The Headwind is Major: Can Additional Revenue Streams be Created to Support Business Operations?
If a company has the cash flow to survive the next 12-18 months, but cannot fundamentally change the business to be more mission critical, what does the future for the company look like?
After cutting discretionary and possibly nondiscretionary expenses, the company still might not have the resources to survive. It may be necessary to create additional streams of revenue, whether that be through major cuts or pivoting the company. If the company is able to create additional revenue streams, it may be advisable to keep a close eye on the business and reassess when the market stabilizes (Path 4).
Certain verticals, such as travel or events, may be hit incredibly hard. These verticals may have the resources to continue operations, but their assets may become distressed with the lack of customer demand. If companies within these verticals don’t have the ability to pivot, make their product more mission critical, or create additional revenue streams, it may be worthwhile to consider entering a process to exit (Path 5).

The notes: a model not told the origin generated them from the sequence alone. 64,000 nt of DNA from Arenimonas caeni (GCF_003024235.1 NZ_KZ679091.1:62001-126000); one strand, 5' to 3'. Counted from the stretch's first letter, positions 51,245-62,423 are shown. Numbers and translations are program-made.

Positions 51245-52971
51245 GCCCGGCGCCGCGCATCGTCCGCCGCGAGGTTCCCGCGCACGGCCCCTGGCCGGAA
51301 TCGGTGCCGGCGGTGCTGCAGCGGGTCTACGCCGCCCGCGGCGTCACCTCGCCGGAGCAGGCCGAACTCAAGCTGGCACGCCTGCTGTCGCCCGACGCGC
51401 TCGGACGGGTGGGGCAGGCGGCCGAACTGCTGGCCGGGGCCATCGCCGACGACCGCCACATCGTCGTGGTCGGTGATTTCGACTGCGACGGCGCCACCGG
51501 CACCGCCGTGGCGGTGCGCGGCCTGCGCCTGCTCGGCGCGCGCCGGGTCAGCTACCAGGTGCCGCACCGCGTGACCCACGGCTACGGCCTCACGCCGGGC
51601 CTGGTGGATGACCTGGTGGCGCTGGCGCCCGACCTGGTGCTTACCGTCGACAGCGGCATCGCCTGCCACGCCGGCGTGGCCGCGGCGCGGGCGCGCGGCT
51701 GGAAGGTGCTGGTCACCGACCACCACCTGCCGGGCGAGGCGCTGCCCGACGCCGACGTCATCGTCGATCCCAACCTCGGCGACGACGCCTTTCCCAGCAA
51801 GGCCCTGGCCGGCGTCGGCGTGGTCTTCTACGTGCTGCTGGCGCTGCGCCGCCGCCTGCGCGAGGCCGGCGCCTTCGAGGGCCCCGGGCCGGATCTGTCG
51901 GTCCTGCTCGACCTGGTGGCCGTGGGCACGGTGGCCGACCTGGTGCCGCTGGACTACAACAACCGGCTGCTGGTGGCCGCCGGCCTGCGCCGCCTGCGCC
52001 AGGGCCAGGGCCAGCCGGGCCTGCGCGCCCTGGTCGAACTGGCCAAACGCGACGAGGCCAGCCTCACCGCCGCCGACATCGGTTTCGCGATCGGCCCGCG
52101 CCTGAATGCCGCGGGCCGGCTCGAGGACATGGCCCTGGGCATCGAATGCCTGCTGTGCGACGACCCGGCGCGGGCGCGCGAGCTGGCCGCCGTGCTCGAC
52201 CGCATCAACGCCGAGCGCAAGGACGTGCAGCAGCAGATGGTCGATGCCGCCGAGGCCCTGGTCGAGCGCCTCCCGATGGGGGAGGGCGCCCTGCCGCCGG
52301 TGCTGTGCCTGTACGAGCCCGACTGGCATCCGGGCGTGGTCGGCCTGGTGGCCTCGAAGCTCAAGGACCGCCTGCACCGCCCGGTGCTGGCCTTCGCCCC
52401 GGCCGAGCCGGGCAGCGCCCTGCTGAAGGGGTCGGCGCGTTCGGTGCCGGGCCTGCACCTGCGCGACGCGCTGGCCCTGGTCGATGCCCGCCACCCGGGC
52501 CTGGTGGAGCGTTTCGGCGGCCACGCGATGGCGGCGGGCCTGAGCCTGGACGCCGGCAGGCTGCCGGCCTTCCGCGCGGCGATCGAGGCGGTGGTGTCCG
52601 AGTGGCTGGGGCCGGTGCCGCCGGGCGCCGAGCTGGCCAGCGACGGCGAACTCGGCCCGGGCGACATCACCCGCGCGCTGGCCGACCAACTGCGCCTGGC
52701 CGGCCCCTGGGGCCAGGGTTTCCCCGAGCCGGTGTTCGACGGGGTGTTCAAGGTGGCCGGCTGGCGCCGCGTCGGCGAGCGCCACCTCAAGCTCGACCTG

Every Business is Different:
These unprecedented times have impacted every business differently. The decisions a SaaS operator must make are dependent on the type and scale of the impact. These key decisions impact business strategies, operations, and exit strategies in the COVID-19 environment. With the right questions to ask and data to analyze, executives can make the best decisions for their companies, while keeping an eye on maximizing shareholder value.
We have resources available if you would like to understand strategic buyers’ or private equity investors’ outlook on the market. As always, please let us know if you have any questions, we’re here to help. Contact Us.
* Data as of 05/14/20.